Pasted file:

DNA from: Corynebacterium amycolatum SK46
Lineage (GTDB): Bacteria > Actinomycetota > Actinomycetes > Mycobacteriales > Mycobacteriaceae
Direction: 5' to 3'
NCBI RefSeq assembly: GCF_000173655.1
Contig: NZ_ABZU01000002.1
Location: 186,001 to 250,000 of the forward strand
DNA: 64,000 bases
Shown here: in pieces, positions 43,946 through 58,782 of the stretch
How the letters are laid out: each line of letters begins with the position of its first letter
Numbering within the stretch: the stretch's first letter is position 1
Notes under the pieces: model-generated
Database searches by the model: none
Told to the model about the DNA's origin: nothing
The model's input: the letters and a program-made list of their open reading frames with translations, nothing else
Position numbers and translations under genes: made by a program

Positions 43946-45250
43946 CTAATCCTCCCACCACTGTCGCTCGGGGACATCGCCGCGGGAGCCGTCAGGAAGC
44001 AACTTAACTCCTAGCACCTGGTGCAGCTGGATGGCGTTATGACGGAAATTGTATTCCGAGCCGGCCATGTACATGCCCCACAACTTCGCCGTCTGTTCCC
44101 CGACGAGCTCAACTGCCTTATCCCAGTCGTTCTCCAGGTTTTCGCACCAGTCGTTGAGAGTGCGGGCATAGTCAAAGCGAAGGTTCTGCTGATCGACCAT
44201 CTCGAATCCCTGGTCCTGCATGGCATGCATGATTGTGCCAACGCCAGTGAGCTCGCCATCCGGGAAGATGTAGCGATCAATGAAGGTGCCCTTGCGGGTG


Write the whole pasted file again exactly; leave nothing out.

DNA from: Corynebacterium amycolatum SK46
Lineage (GTDB): Bacteria > Actinomycetota > Actinomycetes > Mycobacteriales > Mycobacteriaceae
Direction: 5' to 3'
NCBI RefSeq assembly: GCF_000173655.1
Contig: NZ_ABZU01000002.1
Location: 186,001 to 250,000 of the forward strand
DNA: 64,000 bases
Shown here: in pieces, positions 43,946 through 58,782 of the stretch
How the letters are laid out: each line of letters begins with the position of its first letter
Numbering within the stretch: the stretch's first letter is position 1
Notes under the pieces: model-generated
Database searches by the model: none
Told to the model about the DNA's origin: nothing
The model's input: the letters and a program-made list of their open reading frames with translations, nothing else
Position numbers and translations under genes: made by a program

Positions 43946-45250
43946 CTAATCCTCCCACCACTGTCGCTCGGGGACATCGCCGCGGGAGCCGTCAGGAAGC
44001 AACTTAACTCCTAGCACCTGGTGCAGCTGGATGGCGTTATGACGGAAATTGTATTCCGAGCCGGCCATGTACATGCCCCACAACTTCGCCGTCTGTTCCC
44101 CGACGAGCTCAACTGCCTTATCCCAGTCGTTCTCCAGGTTTTCGCACCAGTCGTTGAGAGTGCGGGCATAGTCAAAGCGAAGGTTCTGCTGATCGACCAT
44201 CTCGAATCCCTGGTCCTGCATGGCATGCATGATTGTGCCAACGCCAGTGAGCTCGCCATCCGGGAAGATGTAGCGATCAATGAAGGTGCCCTTGCGGGTG